Yangshan Port

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Yangshan Port
Yangshan Port
LocationShengsi County, Zhejiang Province
CoordinatesCoordinates: 30°37′N 122°04′E / 30.617°N 122.067°E / 30.617; 122.067
Operated byShanghai International Port Group
Type of harborDeep-water seaport
Annual container volume> 10 million TEU (2010)

Yangshan Port (Chinese洋山, p Yángshān Gǎng, Wu Yan-se Kaon), formally the Yangshan Deep-Water Port (洋山, p Yángshān Shēnshuǐ Gǎng, Wu Yan-se Sen-sy Kaon), is a deep water port for container ships in Hangzhou Bay south of Shanghai. The port is part of the Maritime Silk Road.[1][2] The port is built on the islands of Greater and Lesser Yangshan, part of the Zhoushan archipelago, with fill from land reclamation. Connected to Shanghai's Pudong New Area by the Donghai Bridge and forming part of the Port of Shanghai, the islands of Greater and Lesser Yangshan are administered separately as part of Zhejiang's Shengsi County.

Built to allow the Port of Shanghai to grow despite shallow waters near the shore, it allows berths with depths of up to 15 metres (49 ft) to be built, and can handle today's largest container ships. In mid-2011, port officials said the port was on track to move 12.3 million Twenty-foot equivalent units (TEUs) during the year, up from 10.1 million TEUs in 2010.[3] In 2015, the port handled 36.54 million TEUs,[4] and by 2019, its throughput had increased to 43.35 million TEU.

Construction phases[edit]

In 2000 and 2001, the decision was made to commence construction on the first of four phases. The first two phases have nine berths in total along a 3 km (1.9 mi) quayside. The first phase, which opened in 2004, can accommodate 2.2 million containers annually and includes 10 quay cranes. The second phase was opened in December 2006, and comprises 72 hectares (180 acres) with 15 quay cranes. The third phase, opened in stages, was completed in 2010 with seven berths.[citation needed] The fourth phase, which began trial operation on Dec. 10, 2017,[5] will add 4 million Twenty-foot equivalent units (TEUs) to the port's annual capacity.[3]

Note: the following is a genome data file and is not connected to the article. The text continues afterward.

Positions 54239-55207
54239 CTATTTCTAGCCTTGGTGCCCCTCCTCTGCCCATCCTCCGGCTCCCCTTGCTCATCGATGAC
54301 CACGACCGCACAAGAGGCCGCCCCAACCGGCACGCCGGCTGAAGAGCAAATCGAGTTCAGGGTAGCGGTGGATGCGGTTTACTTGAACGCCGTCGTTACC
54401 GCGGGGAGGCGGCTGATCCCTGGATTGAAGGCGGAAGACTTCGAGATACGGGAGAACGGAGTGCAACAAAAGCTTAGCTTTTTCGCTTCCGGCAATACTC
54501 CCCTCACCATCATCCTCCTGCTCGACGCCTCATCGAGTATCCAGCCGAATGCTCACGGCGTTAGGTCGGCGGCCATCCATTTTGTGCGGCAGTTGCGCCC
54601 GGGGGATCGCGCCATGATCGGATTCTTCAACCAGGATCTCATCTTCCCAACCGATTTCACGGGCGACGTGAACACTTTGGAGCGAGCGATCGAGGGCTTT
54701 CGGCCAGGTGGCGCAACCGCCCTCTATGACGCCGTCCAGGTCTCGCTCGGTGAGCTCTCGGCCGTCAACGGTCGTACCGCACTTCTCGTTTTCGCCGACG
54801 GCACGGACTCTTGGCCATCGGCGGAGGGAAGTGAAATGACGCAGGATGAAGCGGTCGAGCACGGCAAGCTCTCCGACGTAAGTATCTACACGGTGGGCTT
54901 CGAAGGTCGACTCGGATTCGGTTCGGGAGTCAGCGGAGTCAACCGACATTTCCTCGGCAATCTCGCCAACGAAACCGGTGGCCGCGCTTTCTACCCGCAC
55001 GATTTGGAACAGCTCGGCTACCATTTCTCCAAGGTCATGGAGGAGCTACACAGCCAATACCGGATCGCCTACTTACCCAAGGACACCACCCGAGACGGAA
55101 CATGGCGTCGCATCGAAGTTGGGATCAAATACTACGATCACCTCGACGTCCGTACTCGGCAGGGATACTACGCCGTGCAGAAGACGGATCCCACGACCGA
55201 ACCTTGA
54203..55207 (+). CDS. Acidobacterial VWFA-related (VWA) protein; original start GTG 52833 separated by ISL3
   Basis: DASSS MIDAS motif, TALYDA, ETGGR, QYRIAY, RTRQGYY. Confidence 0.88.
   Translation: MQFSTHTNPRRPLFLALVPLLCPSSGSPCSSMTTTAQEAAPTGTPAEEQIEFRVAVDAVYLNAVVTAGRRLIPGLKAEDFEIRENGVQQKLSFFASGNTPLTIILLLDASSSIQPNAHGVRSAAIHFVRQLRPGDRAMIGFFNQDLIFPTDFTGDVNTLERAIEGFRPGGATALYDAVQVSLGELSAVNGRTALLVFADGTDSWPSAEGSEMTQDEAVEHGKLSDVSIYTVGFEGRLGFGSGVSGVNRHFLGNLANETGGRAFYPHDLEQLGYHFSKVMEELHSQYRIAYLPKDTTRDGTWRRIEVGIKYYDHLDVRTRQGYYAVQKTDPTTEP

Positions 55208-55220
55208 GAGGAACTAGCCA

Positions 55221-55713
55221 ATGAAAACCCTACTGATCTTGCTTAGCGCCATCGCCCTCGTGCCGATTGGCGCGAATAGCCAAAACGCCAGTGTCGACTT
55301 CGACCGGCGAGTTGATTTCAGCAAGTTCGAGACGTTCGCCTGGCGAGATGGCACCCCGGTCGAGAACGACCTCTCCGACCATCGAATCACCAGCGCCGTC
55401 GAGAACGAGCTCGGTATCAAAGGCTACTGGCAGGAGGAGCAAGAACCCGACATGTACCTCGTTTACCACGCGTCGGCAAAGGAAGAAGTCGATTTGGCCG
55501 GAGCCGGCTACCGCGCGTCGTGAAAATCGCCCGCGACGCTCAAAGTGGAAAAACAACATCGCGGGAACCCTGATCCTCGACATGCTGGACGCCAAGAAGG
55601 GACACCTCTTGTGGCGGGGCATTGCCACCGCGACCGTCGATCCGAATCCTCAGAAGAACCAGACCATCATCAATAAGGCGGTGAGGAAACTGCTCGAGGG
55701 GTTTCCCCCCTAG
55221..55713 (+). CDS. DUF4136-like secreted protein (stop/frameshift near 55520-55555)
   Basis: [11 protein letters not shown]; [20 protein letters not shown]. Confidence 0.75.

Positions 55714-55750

The total cost of building the port may reach US$12 billion over 20 years.[6] When complete, the port will have 30 berths capable of handling 15 million TEUs annually.[7]

Highway access[edit]

The Yangshan Port is connected to the mainland via the 32.5 km (20.2 mi) Donghai Bridge, opened on 1 December 2005 as the world's longest sea bridge. The six-lane highway bridge took 6,000 workers two and half years to construct.[8]

Rail access[edit]

There is no direct railway connection to the Yangshan Port. The port is served by Luchaogang railway station on the Pudong Railway, which was opened in 2005 near the mainland end of the Donghai Bridge.[9]

See also[edit]


  1. ^ Yangshan City Port. The world’s biggest container port opens new Silk Road for shipping
  2. ^ AJOT’s top 100 container ports
  3. ^ a b "Yangshan Deep-water port's TEU traffic may climb to 12.3 million". Marine News China. 24 June 2011. Retrieved July 15, 2011.
  4. ^ http://www.simic.net.cn/news_list.php?lan=en&id=368&flag=cnports&pname=shanghai
  5. ^ "Fourth phase of Yangshan Deep Water Port completed".
  6. ^ [1]
  7. ^ "PSA, China Shipping hold share". China Daily. January 26, 2007. Retrieved July 15, 2011.
  8. ^ Barbosa, David (December 11, 2005). "Shanghai opens new shipping port". New York Times. Retrieved July 15, 2011.
  9. ^ 洋山深水港配套工程浦东铁路将发首趟集装箱专列 (Pudong Railway, supporting the Yangshan Port, will send the first container train), 2005-12-09

External links[edit]